By Debby Winters
It’s not easy to name a business. The name has to convey the right message and generate interest. In addition to making sure your business is going to attract customers or clients, you need to consider some trademark issues. Getting a cease-and-desist letter from a trademark owner alleging that you are infringing their trademark may make you scream. Changing your name after you’ve spent time and money developing your brand is frustrating. With a little knowledge and planning, however, you can decrease your risk of trademark infringement.
Trademark Issues: How to Stay Safe
Trademark infringement may lead to legal battles where you lose precious time and money. Therefore, it’s important that you research the names you think will be suitable for your business. You may also find it helpful to hire a trademark attorney to help you avoid legal issues.
Don’t take trademark issues lightly: These conflicts can completely annihilate your financial resources. An ounce of legal prevention is worth a pound of cure in terms of time and money.
Here are 7 tips to keep in mind.
- Incorporation Issue. When you incorporate your company, it’s important to note that your corporate attorney will probably not look for potentially conflicting federal trademarks or conflicting names in other states before filing your incorporation paperwork. Watch out! You may be able to incorporate in one state and use a business name that may describe your products or services and still infringe another company’s federally registered trademark or service mark. This is a problem if you want to advertise on the Internet or sell your products or services nationally.
- Professional Trademark Search. When picking a business or product name, the safest approach is to hire a professional trademark attorney to conduct a search for federal and common law trademarks that are identical or similar to the name that you want to use. Watch out for commercial use of identical names or names that are confusingly similar to potential customers, as to the actual source of goods or services.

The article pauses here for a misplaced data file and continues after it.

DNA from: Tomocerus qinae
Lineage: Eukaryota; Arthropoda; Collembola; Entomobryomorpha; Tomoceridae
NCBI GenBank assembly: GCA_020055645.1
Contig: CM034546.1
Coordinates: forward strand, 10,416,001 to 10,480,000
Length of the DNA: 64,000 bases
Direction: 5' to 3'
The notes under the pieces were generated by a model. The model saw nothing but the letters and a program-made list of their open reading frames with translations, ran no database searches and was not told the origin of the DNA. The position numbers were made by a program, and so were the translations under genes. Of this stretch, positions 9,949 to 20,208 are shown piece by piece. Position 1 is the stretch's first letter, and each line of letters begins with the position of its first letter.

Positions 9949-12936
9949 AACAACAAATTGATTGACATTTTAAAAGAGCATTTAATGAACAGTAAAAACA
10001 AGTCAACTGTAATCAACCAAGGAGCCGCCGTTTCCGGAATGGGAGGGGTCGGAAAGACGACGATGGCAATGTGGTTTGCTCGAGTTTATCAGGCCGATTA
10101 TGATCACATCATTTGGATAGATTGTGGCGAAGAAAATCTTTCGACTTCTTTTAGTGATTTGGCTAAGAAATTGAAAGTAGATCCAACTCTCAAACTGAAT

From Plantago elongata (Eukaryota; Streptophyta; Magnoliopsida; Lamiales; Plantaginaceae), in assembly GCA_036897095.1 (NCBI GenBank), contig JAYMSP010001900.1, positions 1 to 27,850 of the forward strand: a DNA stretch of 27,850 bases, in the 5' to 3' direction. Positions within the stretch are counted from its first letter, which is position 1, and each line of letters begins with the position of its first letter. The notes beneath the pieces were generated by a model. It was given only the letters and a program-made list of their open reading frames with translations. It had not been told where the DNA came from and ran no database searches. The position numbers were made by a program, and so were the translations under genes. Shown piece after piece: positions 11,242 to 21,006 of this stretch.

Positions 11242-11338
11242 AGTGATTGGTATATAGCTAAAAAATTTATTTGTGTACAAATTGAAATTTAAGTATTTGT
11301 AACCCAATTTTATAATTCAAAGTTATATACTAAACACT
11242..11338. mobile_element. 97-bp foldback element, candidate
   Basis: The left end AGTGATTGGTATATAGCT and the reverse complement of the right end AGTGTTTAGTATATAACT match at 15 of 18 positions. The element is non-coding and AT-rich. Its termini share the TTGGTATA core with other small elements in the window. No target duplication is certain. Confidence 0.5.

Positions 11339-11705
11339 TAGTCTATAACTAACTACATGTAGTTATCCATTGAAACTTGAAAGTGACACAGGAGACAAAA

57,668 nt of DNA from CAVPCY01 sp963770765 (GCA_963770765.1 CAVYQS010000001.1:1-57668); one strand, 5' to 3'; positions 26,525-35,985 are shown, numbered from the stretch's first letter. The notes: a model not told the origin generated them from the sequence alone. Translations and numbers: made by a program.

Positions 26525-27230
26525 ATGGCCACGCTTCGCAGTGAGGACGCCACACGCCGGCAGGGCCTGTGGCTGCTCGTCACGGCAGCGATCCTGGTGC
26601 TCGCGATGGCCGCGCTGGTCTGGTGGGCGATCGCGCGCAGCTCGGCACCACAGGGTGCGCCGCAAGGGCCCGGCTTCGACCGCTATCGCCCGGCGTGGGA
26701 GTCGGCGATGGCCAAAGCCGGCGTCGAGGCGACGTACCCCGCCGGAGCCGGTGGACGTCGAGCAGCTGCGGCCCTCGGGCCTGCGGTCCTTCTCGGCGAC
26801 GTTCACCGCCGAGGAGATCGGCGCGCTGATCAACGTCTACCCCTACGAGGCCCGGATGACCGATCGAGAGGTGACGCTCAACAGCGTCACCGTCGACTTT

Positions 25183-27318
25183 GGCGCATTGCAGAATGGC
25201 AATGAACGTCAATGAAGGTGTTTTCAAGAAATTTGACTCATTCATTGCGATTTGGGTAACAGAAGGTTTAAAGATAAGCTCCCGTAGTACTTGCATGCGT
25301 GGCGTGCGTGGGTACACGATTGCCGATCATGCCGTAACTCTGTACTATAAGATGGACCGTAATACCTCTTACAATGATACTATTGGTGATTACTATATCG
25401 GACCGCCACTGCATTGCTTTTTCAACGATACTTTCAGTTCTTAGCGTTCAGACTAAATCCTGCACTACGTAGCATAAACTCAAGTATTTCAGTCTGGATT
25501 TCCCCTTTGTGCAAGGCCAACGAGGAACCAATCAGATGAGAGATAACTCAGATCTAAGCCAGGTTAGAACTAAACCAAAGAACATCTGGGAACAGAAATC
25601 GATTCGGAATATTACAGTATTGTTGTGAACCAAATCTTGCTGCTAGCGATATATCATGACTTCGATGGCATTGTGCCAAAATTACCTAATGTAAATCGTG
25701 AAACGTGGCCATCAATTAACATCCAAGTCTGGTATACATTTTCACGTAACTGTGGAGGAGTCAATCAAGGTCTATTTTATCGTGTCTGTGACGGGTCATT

- Domain Search. Go to a domain registration site like Go Daddy and search for the name that you want to use. It can save you time and hassle to start with a domain search regardless of whether you want to build a website around the name. Check out whether any of the domains are taken. If the dot com domain for the name that you want to use is taken, this is a BIG RED FLAG!
- Common Law Rights. Even if a mark is not federally registered, common law rights arise upon commercial use of a name and prior use may cause future legal problems. It is bad business to infringe another’s trademark and it can get you sued.
- USPTO Search. Go to USPTO.gov and search for federal trademark registrations on your proposed name. The PTO has a free, easy, on-line way to search for previously registered and pending trademarks with TESS (the Trademark Electronic Search System). If the mark is LIVE, the registration is current. But watch out! A DEAD mark may still be in use and the owner may be relying on common law rights. Be sure to check whether the mark is actually being used in commerce.
- Google Search. Check for merchants who are using the name for goods or services. If a lot of businesses are using similar names, your mark will be weak and your protection minimal. Moreover, you may be at risk of allegations of trademark infringement from prior users.
- Record your results. Finally, make a record of your pre-name selection process by writing down the date and what you did before selecting your final name. You want to create evidence that you had a good faith basis for selecting your name and that you didn’t intentionally use a mark that is likely to cause confusion with a mark being used by another merchant.
- Ways to create your record:
- Print out your search results.
- Make notes about your reasoning and conclusions.
- Makes notes about your domain name and Google searches.
- Put your preliminary search records in a file and keep them.
With a little preliminary groundwork, you can increase the odds that you can use the name that you want to use and minimize your risk of trademark infringement. It is always best to seek the help of an experienced trademark attorney. Good luck in selecting the name of your new business.